To qualify for genuine carbon offsets, a robust soil carbon baseline assessment must be carried out before any land use or practice changes take place, with further validation exercises at least every five years.

Typically, this demands intensive soil sample collection followed by laboratory tests specifically for detecting organic carbon and bulk density measurements to quantify the tonnes of carbon in a field. Due to the variability of soil, this must be carried out across the entire project area. The challenge is reaching sufficient sample numbers before the exercise becomes too costly: this is where Agricarbon specialises.

Having developed industrial machinery to process and analyse soil samples at very high throughput, Agricarbon provides a thorough and reliable audit of soil carbon stock for a fraction of the conventional cost. The service includes sampling strategy design, collection of soil cores down to one metre, using specialist equipment, and processing and analysis of samples to calculate soil carbon stock for individual fields, farms, and estates. The methods used are the same, best-in-class analyses used by labs – Dumas dry combustion for organic carbon and bulk density measured for each individual sample – but the mechanised approach improves the consistency of data across projects. The audits are designed to comply with current and in-development carbon offset standards, which mandate a directly sampled soil carbon baseline before any farming practice or land use changes take place and retesting with direct measurement at least every five years. Agricarbon’s low per-sample cost allows for sufficient sample numbers to confidently detect small changes in carbon against the natural backdrop of high variability of UK soils.

With more than 25,000 acres of UK farmland already baselined and a growing database exceeding 75,000 samples (as of summer 2022), Agricarbon is in a unique position to support the development of soil carbon market opportunities for landowners. Some of the world’s largest offset buyers have already recognised Agricarbon’s methods as an essential foundation to underpin confidence in soil carbon projects.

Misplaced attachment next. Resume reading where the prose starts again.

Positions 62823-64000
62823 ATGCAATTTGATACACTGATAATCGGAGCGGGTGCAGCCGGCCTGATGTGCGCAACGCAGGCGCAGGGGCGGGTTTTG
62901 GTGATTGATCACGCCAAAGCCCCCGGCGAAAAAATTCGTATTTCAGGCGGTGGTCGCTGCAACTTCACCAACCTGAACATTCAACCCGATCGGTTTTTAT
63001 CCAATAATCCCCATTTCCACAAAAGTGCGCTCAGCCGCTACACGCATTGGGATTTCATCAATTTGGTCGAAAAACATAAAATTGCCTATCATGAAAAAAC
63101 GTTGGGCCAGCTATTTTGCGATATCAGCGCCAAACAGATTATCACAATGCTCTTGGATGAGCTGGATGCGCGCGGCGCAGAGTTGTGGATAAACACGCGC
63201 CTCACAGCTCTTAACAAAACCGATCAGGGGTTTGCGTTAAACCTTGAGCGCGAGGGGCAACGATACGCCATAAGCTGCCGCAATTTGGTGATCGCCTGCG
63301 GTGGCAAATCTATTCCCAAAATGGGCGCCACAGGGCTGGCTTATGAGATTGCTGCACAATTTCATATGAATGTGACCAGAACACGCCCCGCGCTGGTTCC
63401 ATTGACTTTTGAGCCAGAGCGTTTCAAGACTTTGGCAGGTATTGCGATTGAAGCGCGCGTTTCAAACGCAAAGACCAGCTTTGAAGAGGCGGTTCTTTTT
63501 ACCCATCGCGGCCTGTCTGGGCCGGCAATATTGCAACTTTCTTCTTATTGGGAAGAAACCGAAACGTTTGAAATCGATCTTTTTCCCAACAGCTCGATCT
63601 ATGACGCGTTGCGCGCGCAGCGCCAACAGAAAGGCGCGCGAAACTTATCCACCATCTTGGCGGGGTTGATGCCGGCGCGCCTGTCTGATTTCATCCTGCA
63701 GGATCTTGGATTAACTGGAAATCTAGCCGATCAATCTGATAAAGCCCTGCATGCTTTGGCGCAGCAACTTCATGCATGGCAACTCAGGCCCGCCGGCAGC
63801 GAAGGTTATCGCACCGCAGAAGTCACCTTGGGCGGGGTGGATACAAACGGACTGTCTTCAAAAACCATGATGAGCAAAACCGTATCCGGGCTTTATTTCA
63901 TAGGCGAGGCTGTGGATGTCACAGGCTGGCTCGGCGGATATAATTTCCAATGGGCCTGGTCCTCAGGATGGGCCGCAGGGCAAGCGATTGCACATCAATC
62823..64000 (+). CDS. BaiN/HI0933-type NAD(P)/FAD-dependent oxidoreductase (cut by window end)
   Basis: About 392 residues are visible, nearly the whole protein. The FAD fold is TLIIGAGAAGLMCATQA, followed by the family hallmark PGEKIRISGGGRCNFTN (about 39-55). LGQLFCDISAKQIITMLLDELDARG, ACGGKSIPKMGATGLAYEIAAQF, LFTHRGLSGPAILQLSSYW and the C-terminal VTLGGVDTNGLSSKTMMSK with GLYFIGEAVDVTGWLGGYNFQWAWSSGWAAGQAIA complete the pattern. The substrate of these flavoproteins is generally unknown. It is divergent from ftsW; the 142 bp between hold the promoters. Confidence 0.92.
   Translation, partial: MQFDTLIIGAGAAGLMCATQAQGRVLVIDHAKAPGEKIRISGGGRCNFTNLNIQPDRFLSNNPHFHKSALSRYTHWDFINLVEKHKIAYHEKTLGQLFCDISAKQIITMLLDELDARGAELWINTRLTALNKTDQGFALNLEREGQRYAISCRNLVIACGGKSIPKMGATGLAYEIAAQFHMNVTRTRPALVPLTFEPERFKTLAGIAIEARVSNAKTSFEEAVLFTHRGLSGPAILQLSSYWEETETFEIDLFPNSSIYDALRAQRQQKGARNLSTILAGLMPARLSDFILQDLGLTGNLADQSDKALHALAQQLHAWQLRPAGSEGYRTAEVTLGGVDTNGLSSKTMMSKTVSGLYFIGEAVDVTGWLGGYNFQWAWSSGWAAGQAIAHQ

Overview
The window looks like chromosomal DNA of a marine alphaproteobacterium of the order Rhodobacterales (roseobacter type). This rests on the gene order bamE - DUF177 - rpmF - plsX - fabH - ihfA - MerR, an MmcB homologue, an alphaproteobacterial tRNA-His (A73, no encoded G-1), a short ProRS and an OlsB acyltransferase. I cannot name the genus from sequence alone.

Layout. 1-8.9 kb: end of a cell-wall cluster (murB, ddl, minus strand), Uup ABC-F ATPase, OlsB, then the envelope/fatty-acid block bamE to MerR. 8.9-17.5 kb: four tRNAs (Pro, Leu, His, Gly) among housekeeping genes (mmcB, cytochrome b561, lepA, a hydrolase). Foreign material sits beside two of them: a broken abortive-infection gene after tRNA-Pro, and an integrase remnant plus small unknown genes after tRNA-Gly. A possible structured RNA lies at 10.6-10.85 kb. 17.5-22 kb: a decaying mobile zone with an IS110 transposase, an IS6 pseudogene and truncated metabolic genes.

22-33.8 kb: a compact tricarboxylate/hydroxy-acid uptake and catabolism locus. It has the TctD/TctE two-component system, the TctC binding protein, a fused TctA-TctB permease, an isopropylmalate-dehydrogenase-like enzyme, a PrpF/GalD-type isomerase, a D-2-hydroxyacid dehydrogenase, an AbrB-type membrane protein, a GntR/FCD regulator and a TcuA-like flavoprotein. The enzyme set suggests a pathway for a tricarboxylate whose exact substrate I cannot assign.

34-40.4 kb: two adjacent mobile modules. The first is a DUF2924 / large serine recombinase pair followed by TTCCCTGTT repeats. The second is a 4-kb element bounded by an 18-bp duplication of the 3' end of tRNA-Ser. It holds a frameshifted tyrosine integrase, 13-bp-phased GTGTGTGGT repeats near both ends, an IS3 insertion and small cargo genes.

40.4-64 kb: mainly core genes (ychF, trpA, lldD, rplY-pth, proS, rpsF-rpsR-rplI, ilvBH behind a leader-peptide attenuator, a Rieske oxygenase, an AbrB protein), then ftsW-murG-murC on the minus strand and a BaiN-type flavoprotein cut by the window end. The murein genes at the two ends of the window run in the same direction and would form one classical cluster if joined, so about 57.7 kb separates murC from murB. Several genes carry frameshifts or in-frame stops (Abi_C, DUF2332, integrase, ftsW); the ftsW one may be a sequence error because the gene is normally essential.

Over time, the data will yield essential insights into the way farming and land use restores soil carbon and correlates with other important aspects of soil health. For farmers and food companies wishing to include soil carbon gains in carbon footprinting and reporting, whether, for net zero or carbon offsets, a reliable, intensively sampled baseline is an essential first step.


About the Author – Annie Leeson

Annie is the Co-Founder and CEO of Agricarbon, providing a cost-effective, direct measurement of soil carbon stock: a vital foundation for net zero farming and carbon markets. With a background in biochemistry, Unilever marketing and strategy, and innovation consultancy, Annie spent several years working on Decarbonisation Strategies with big corporates and cities. Her concerns about the reliance on Nature Based Solutions, and lack of viable, reliable options, drove her to innovate. Annie saw the fundamental lack of ‘ground-truth’ data, to quantify soil carbon sequestration, as a major barrier to deploying soil as a carbon sink, and co-founded Agricarbon to address the gap.